Violent attack at the University of Waterloo raises concerns over on-campus security

A building at the University of Waterloo with signage stating: University of Waterloo CREDIT: UNIVERSITY OF WATERLOO
In the wake of the attacks, other institutions across Canada are raising concerns over on-campus security and pledging to re-assess their response systems.

On June 28, three people were taken to hospital and one person was taken into custody after stabbings inside a classroom teaching Philosophy 202 crosslisted with Gender and Social Justice 222 at the University of Waterloo. A professor and two students suffered non-life-threatening injuries during the attack and a former student at the university has been charged. At a press conference on June 29, Waterloo Regional Police Service (WRPS) said the class was specifically targeted due to the subject matter being taught.

"We believe this was a targeted specific attack related to gender expression and gender identity," Chief Mark Crowell said.

The accused, 24-year-old Geovanny Villalba-Aleman, is charged with three counts of aggravated assault, four counts of assault with a weapon, two counts of possession of a weapon for a dangerous purpose and mischief under $5,000.

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He was unable to attend his first courtroom appearance due to a video connection issue, but is next set to appear before the court in Kitchener, Ont. on July 11.

Security concerns over emergency response system

Immediately following the incident, there was some discussion online regarding the university’s security response to the attack. Emmett Macfarlene, a professor of Political Science at Waterloo, voiced his concerns on Twitter, stating that campus community members “received no messaging on the WatSAFE App.”

“No emails were sent from central admin,” Macfarlene said. “The dean’s office in the Faculty of Arts (Hagey Hall, where the attack occurred is a Faculty of Arts building) issued conflicting emails, first telling people to leave the building, then telling them to lockdown in their offices.”

On July 29, James W.E. Rush, Vice-President, Academic & Provost of the University of Waterloo released an official statement on the attack, calling it “shocking.” He also addressed security concerns, stating that he was “aware” that WatSAFE had not activated as quickly as expected.

“One of our priorities in assessing how we can better support you in future will be to look again at WatSAFE and our emergency notification systems to ensure we have processes that work as expected when we need them,” Rush said in the statement.

On-campus security a nationwide issue

In the wake of the attacks, other institutions across Canada are raising concerns over on-campus security and pledging to re-assess their response systems.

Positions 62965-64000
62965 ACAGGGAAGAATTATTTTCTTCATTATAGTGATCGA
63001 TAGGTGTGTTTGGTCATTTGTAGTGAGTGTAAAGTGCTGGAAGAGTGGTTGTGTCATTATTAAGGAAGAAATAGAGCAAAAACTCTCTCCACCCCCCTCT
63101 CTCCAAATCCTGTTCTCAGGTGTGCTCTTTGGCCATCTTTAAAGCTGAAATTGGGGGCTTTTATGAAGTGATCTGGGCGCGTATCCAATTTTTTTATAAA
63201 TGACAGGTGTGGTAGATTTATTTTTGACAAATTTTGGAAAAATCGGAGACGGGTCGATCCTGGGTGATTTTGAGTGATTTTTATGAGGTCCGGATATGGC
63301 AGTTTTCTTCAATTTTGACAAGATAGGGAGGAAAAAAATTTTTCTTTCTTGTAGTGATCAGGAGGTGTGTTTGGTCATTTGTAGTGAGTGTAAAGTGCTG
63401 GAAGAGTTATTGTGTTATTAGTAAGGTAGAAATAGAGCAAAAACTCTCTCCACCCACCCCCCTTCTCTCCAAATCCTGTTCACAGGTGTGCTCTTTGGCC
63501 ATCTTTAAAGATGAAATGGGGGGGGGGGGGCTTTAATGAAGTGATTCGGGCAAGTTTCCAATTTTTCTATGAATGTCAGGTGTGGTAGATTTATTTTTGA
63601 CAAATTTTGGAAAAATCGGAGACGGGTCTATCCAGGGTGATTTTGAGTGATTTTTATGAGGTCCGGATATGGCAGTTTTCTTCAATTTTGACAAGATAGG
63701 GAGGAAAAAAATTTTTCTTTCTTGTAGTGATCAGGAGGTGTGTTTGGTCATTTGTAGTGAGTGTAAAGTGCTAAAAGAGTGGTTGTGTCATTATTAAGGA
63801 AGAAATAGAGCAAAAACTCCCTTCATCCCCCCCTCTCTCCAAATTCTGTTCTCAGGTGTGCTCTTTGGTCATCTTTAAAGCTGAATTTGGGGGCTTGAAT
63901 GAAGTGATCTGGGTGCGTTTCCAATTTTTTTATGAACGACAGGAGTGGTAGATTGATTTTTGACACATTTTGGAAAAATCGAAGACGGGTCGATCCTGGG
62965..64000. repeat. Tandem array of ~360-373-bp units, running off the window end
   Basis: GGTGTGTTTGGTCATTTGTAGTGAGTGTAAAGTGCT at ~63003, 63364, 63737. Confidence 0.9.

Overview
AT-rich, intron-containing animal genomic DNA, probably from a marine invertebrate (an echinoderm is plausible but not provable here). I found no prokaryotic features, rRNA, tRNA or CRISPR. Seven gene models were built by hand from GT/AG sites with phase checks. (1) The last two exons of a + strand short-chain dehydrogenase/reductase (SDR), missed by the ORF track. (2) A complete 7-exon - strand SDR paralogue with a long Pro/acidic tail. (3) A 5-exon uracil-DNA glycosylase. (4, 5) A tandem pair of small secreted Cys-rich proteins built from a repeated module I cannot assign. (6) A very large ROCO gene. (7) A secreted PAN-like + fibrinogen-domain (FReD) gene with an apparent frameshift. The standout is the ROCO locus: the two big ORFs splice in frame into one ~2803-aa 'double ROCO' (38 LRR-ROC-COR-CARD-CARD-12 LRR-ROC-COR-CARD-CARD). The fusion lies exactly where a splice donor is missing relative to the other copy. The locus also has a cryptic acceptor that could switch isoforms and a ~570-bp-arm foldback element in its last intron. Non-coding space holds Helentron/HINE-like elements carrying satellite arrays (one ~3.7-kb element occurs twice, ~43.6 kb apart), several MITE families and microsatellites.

The University of Alberta’s Gateway reported that on June 28, the Association of Academic Staff University of Alberta (AASUA) released a statement condemning the attack.

“There is no space on university campuses for hate,” the statement said. “It is paramount that students and all university staff are safe as they teach, research, and learn.”

Swaters also called for the U of A to re-evaluate its emergency response process in his statement, urging the university to be “pro-active.”

Meanwhile, Fanshawe’s Director of Environment, Health, Safety and Emergency Services Brenda Henry, called the incident at Waterloo “terrible.”

“Our thoughts are definitely with the students, faculty and families,” she said.

In the event of a similar incident at Fanshawe, she said the college has a desktop alert system that allows faculty to discreetly inform security of an emergency, while the Stay Safe App allows anyone to contact security in the event of an incident.

The Stay Safe App is also the college’s main method of communicating notices during an emergency situation.

We do have coordinated protocols to ensure that we can communicate out quickly in the event of an incident on campus,” Henry said. “And that’s why you’ll often hear us encouraging people to download that Fanshawe Stay Safe App because it is our primary message to be able to send instant notification with directions such as shelter in place in the event of violence on campus.”

According to Henry, Stay Safe’s coordinated notification system is usually tested in the fall, but she was not able to provide an exact date as to the last time it was tested.

“We typically try to do it early to mid fall when students are on campus, give everybody a chance to download the app and then we give it a test.” You can download the Stay Safe App for free on Android or Apple devices.